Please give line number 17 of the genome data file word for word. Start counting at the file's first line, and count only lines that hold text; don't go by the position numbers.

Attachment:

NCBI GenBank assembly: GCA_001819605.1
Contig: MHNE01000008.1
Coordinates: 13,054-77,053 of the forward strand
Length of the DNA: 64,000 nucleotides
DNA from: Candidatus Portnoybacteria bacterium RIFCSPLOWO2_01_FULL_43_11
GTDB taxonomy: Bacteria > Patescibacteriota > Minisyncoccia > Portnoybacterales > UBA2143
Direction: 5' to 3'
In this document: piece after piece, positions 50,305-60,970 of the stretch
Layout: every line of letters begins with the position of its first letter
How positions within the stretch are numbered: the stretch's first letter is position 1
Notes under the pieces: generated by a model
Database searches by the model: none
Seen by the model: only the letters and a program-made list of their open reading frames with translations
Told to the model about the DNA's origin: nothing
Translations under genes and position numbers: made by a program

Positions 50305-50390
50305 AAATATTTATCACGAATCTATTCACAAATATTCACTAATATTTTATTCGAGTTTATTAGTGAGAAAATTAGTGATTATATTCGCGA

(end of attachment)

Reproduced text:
50305 AAATATTTATCACGAATCTATTCACAAATATTCACTAATATTTTATTCGAGTTTATTAGTGAGAAAATTAGTGATTATATTCGCGA